Anti-Government Marches in Brazil Gather 2 Million in Historic Protest

 One year later, protests in Brazil against the Rousseff administration and the Workers' Party are stronger than ever.
Protests against the Rousseff administration and the Workers’ Party are stronger than ever. (800 Noticias)

EspañolAlmost 2 million anti-government protesters descended upon the streets of 438 cities across Brazil on Sunday, March 13, to demand the resignation of President Dilma Rousseff. Her administration and left-wing Workers’ Party are accused of influence-peddling and bribery at the state-run oil firm Petrobras.

Two-term president Workers’ Party founder Lula da Silva is also the target of corruption investigations after prosecutors requested his “preventive arrest” on Thursday.

Sunday’s massive protests are the largest demonstrations against the ruling Workers’ Party so far, surpassing the 1.7 million attendees in March of last year. In Sao Paulo, Brazil’s largest city and an opposition stronghold, it was the largest gathering ever registered according to local newspaper Folha: 450,000 protesters took to the streets.

It was also the first time that opposition parties officially participated in the protests, which began as a grass-roots movement of citizens angered with corruption and a deepening economic crisis. Opposition legislators are seeking support for an impeachment procedure against President Rousseff, who intends to remain in office until the end of her mandate in 2018.

For over a year, the president’s popularity has remained at historical lows as annual inflation levels have reached two digits and the economy shrank by  -3.8 percent of GDP in 2015. This is the darkest hour for the Workers’ Party after 13 years in government.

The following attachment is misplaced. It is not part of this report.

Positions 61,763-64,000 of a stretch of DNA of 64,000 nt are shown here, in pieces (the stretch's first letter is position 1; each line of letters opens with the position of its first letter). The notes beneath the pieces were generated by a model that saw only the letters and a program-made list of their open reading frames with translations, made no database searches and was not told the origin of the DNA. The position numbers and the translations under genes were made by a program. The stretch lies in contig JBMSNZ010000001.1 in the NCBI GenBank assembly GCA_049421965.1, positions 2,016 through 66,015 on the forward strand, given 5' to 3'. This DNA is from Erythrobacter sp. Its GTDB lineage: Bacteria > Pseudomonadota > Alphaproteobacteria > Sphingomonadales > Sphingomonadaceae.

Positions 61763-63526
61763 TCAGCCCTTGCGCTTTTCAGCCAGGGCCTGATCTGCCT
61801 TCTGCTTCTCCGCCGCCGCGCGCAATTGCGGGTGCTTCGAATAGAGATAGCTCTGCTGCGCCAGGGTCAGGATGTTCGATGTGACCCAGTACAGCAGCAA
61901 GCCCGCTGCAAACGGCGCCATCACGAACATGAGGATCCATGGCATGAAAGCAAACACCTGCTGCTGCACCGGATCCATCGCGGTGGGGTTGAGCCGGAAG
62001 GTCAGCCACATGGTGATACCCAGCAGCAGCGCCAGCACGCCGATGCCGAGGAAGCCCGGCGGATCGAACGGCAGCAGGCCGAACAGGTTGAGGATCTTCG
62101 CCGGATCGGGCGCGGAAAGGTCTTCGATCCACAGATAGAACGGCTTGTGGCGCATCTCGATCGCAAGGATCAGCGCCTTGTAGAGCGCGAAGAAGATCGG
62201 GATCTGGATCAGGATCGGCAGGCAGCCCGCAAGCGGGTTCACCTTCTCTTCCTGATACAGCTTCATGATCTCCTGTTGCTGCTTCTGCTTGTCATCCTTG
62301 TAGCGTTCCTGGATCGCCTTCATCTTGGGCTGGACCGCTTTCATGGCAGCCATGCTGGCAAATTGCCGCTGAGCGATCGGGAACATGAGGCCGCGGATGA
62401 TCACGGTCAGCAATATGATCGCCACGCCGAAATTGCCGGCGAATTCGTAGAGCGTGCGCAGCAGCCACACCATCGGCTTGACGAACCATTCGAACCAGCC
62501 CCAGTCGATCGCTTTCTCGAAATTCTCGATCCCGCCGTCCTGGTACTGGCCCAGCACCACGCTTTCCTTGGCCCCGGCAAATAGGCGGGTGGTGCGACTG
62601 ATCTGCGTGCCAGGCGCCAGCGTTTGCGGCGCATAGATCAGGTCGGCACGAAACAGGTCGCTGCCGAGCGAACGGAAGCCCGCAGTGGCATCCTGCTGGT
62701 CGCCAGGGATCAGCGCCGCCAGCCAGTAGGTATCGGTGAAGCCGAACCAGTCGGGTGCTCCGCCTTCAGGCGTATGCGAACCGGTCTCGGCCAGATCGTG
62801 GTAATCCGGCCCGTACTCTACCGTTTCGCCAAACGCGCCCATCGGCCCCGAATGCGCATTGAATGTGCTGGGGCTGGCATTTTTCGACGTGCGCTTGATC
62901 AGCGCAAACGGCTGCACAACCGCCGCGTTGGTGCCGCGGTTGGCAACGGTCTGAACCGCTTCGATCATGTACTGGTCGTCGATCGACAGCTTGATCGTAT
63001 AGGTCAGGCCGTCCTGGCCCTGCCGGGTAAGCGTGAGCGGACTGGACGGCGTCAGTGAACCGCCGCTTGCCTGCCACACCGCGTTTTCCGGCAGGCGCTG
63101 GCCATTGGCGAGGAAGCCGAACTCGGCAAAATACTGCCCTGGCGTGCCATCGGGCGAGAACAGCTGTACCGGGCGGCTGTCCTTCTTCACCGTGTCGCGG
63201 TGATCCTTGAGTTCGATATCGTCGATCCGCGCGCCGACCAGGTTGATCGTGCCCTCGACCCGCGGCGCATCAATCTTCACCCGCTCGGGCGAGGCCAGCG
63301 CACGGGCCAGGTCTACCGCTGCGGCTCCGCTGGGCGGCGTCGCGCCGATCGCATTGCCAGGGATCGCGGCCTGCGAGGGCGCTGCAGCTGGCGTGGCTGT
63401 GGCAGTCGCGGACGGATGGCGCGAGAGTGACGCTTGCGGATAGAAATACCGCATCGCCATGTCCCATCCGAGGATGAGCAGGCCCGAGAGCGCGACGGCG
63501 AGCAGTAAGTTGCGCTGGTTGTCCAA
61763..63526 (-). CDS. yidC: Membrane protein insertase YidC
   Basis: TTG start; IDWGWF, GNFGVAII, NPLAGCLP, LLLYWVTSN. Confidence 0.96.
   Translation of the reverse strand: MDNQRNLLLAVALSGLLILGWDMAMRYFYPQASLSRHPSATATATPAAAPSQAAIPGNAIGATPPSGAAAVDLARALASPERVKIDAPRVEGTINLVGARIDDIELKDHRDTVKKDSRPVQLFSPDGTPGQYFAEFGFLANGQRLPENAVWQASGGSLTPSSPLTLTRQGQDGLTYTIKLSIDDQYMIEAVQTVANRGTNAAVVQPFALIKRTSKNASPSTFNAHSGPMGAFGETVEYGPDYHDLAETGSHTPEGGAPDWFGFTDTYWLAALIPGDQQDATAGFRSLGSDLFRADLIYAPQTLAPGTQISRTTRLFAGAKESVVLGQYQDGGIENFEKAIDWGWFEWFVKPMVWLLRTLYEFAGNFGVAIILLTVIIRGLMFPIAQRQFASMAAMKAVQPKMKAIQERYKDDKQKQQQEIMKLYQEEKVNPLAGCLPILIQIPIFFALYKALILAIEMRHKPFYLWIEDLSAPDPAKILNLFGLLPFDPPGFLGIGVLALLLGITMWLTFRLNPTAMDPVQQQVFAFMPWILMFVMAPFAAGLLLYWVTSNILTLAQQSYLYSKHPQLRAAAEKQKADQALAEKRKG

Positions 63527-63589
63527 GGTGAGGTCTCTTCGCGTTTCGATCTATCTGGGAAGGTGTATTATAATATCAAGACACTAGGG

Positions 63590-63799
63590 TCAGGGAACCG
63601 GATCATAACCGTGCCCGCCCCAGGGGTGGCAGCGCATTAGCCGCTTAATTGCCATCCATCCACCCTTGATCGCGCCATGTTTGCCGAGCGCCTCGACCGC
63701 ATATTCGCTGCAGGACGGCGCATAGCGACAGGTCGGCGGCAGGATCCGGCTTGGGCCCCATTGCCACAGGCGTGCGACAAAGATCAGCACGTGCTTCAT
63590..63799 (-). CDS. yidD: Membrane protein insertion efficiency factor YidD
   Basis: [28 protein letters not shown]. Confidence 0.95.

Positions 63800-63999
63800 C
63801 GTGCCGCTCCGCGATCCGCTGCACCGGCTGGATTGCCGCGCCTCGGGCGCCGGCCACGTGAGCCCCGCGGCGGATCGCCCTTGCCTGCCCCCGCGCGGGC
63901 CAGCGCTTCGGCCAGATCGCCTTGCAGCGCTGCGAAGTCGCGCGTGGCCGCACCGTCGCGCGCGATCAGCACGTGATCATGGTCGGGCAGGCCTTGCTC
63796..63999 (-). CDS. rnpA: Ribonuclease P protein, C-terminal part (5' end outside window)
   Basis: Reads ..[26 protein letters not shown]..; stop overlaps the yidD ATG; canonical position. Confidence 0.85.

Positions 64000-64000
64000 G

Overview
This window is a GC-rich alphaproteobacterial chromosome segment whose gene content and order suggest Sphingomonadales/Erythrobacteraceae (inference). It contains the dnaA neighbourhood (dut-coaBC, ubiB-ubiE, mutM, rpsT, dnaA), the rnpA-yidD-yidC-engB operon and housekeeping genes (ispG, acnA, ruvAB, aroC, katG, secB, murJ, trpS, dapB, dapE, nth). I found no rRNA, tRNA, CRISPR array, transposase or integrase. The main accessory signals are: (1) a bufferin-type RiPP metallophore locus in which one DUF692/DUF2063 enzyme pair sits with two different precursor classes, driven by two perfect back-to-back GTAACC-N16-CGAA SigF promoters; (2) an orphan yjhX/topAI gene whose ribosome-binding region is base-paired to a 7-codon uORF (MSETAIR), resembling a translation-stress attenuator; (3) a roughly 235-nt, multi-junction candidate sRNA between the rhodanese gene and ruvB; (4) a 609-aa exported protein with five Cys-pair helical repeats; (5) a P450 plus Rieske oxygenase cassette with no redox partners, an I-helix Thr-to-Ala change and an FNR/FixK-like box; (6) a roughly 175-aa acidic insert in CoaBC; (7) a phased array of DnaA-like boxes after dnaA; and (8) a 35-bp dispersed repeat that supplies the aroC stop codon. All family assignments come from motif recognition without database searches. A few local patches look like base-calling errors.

“I call for no violence [during the protests in Brazil],” the president told reporters on Saturday. “I believe all have the right to go out on the streets … [but] no one has the right to create violence. No one.”

Smiling, she appeared on television on Friday to counter her critics: “Do you think I have a look of resignation? Do you think I am one to resign? I do not have that attitude in life… Notice, at least, that I don’t look like someone who is going to resign,” she told reporters.

Simultaneously on Sunday, thousands of government sympathizers demonstrated their support for President Rousseff and former President da Silva. The Workers’ Party claims that a “judiciary coup d’état” is underway and that both leaders are the victims of a discrediting campaign by the media.

Sources: El Día Online, El Comercio, Cuba Debate.

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